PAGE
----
Spoilers for BLACK SUMMER follow, though they're pretty oblique.
EDIT - And since I call out the cinematography and lighting, lemme credit where it's due. Yaron Levy and Spiro Grant were responsible for the cinematography, Yaron Levy the lighting. I'll get this right sooner or later.
If you've known me for any length of time, you have probably figured out that I'm a sucker for zombie movies. I've watched, well, a lot of qualitatively bad movies in my time, hoping that there's a flash of something new or a composition or a shot or even writing that injects some new life into shabby walking corpses. I'm the guy who can see something interesting in RETURN OF THE LIVING DEAD III, for crying out loud (though it is...uh...problematic at its incept, to say the least.) WORLD WAR Z was nice in that it inverted things and went from the global to the personal at the end, even if it ended up bearing little resemblance to Brooks' structure, and it was nicely shot (which is not a given these days.)
Zombie TV, a lot less so. My issues with THE WALKING DEAD are legion. The first episode, however, remains a stand-out in the genre, at least until he gets to the department store full of people yelling at one another. But I watched several seasons because what else are you gonna do when you're on the elliptical. FEAR, I watched out of misplaced duty to a story idea I had (which would draw inevitable comparisons.) I shouldn't have. Once it got past initial days of outbreak, it became tedious and a replication of everything I disliked in its parent show. Z NATION is okay, but I'm rarely in the mood for it. It's just there. I know, sorry folks. You work hard on the show and everything, but it's not my cup of tea.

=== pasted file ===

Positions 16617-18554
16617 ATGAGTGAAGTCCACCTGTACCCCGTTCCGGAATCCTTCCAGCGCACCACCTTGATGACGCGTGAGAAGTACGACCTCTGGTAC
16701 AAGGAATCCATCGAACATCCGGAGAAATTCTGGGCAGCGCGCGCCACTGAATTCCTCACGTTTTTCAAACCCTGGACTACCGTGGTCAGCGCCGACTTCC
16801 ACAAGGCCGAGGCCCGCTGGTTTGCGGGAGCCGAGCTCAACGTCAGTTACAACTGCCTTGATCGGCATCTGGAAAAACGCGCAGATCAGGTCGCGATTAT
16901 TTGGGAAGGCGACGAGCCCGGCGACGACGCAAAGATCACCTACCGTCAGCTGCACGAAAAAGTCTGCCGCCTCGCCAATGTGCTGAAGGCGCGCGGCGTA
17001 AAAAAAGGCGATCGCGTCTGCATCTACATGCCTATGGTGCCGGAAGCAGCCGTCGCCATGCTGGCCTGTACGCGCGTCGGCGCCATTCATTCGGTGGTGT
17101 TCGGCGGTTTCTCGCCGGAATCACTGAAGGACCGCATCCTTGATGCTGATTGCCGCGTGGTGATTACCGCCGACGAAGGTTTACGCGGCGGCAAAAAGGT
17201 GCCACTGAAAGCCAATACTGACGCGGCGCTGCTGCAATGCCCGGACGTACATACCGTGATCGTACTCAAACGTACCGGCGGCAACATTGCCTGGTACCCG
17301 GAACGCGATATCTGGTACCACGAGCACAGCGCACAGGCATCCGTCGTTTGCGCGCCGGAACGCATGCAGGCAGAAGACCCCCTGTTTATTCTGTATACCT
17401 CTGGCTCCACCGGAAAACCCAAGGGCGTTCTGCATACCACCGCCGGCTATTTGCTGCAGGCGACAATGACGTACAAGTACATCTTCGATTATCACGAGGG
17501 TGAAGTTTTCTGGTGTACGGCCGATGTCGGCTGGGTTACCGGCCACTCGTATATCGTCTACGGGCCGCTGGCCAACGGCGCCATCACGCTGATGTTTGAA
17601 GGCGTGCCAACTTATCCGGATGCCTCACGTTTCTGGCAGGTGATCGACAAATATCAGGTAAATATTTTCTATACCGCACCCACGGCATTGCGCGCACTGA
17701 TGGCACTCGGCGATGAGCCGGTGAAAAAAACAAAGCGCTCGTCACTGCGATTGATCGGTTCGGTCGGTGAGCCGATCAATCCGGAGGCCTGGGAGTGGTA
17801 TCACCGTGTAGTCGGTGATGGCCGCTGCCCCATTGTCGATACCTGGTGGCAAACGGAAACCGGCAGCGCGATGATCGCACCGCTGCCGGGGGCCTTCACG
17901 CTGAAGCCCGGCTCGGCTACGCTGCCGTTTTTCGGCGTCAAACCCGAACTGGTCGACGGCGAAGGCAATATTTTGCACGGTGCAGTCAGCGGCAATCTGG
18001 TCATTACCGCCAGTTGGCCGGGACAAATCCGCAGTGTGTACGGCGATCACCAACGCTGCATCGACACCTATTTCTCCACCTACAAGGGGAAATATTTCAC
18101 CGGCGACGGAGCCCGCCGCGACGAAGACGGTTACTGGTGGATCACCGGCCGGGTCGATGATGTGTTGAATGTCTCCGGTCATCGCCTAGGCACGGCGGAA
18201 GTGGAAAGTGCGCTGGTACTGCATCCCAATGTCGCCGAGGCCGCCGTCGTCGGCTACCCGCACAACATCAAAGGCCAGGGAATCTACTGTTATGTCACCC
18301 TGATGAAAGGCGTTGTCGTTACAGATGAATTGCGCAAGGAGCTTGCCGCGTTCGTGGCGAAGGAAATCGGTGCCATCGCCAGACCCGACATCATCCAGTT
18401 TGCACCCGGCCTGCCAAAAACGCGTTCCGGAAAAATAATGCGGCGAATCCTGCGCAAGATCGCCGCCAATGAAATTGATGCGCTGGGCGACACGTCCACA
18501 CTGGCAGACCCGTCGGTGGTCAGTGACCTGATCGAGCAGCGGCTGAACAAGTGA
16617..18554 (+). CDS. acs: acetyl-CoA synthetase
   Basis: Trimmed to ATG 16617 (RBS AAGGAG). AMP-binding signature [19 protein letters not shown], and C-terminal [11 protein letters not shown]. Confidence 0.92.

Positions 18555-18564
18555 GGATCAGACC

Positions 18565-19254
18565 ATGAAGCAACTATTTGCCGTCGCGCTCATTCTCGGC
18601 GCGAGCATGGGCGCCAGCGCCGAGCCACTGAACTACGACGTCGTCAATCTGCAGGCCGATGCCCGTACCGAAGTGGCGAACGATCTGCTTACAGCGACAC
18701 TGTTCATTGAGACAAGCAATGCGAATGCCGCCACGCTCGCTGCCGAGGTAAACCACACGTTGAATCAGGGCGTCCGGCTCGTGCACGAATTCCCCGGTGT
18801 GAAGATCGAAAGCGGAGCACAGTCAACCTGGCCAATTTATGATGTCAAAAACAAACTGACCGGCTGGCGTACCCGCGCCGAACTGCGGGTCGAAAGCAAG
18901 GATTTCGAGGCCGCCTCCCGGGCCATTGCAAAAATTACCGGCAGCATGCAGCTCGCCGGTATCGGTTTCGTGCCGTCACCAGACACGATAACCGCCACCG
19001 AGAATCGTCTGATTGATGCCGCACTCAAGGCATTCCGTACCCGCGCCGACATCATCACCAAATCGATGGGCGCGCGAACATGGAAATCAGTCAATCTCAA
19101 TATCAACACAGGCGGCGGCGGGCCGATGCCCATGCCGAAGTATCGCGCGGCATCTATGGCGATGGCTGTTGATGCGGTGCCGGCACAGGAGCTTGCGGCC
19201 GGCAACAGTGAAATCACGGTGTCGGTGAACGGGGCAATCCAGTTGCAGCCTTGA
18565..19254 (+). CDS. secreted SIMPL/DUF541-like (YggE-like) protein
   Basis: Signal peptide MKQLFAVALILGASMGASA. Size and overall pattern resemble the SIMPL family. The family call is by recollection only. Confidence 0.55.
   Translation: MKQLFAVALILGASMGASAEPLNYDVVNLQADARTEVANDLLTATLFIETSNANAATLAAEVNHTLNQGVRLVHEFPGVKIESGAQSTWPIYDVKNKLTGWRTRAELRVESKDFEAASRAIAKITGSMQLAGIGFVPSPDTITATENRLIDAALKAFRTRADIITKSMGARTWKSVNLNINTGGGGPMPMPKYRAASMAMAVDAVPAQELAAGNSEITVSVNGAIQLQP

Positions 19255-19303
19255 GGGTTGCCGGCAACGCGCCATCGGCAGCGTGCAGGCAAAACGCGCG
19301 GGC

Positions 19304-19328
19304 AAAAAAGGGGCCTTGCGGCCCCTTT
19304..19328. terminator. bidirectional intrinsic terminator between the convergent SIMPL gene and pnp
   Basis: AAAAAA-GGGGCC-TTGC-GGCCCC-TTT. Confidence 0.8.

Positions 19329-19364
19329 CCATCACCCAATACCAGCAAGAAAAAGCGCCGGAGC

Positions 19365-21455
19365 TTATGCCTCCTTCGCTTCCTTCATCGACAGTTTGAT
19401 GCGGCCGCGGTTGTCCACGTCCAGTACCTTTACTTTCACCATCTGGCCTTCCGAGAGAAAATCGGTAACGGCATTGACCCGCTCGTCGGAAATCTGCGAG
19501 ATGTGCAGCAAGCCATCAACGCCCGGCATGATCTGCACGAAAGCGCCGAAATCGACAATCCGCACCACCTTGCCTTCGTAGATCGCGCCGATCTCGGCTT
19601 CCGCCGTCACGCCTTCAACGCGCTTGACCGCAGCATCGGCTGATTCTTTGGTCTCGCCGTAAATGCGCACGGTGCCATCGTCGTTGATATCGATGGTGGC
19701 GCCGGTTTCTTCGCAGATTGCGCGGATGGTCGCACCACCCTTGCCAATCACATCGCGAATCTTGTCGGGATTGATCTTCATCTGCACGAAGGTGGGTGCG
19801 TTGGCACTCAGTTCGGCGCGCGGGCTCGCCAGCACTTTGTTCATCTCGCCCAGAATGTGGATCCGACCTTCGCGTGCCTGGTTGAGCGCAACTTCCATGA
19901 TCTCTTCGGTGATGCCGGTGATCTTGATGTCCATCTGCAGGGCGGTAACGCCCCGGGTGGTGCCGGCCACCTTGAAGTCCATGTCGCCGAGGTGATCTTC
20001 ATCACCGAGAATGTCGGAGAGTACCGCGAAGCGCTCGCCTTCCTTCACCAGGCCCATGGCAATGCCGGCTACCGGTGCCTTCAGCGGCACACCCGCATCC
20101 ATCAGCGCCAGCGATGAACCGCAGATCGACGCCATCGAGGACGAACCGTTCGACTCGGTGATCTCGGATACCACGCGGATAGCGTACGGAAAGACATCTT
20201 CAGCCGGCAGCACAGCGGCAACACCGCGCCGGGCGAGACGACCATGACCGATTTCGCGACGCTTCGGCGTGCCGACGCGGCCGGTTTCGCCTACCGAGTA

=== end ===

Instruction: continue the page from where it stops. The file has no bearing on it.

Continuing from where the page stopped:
I am, however, a pretty big fan of John Hyams. His UNIVERSAL SOLDIER: DAY OF RECKONING was a bone-breaking and sparse reimagining of the physical action spectacle. Throw in a healthy dose of PKD in the storyline and it was a goddamn delightful surprise. Which led to heightened expectations for BLACK SUMMER. I was going to see it anyways, given my weakness for zombie visual entertainments, but this was a kicker.
I'll be honest. The first couple of episodes of the show were a disappointment. Not in quality or atmosphere. Those both delivered in a way that TWD has honestly forgotten how to, depending solely on viewer investment at this point. BLACK SUMMER sweeps all that away, dropping you into the collapse immediately, without explanation or backstory or anything. We see only what we're shown of these characters, sometimes given conflicting backstory, sometimes misled by other character's reactions or intimations. The cinematography was lean and did a great job in making familiar landscapes alien and threatening. (More on that later.) The writing was taut and I figure that you were either into it or not (and a number of correspondents I chat with weren't.)